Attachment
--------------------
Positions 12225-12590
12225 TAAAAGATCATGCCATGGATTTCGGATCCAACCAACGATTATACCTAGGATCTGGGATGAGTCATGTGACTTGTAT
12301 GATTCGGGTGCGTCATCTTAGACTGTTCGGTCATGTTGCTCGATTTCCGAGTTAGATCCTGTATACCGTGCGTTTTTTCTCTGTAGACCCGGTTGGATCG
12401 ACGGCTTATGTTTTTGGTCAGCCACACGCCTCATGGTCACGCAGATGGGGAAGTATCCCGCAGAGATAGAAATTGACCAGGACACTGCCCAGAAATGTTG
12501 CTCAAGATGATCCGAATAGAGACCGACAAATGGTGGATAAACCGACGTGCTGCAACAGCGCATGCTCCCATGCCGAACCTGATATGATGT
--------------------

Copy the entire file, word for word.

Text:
Positions 12225-12590
12225 TAAAAGATCATGCCATGGATTTCGGATCCAACCAACGATTATACCTAGGATCTGGGATGAGTCATGTGACTTGTAT
12301 GATTCGGGTGCGTCATCTTAGACTGTTCGGTCATGTTGCTCGATTTCCGAGTTAGATCCTGTATACCGTGCGTTTTTTCTCTGTAGACCCGGTTGGATCG
12401 ACGGCTTATGTTTTTGGTCAGCCACACGCCTCATGGTCACGCAGATGGGGAAGTATCCCGCAGAGATAGAAATTGACCAGGACACTGCCCAGAAATGTTG
12501 CTCAAGATGATCCGAATAGAGACCGACAAATGGTGGATAAACCGACGTGCTGCAACAGCGCATGCTCCCATGCCGAACCTGATATGATGT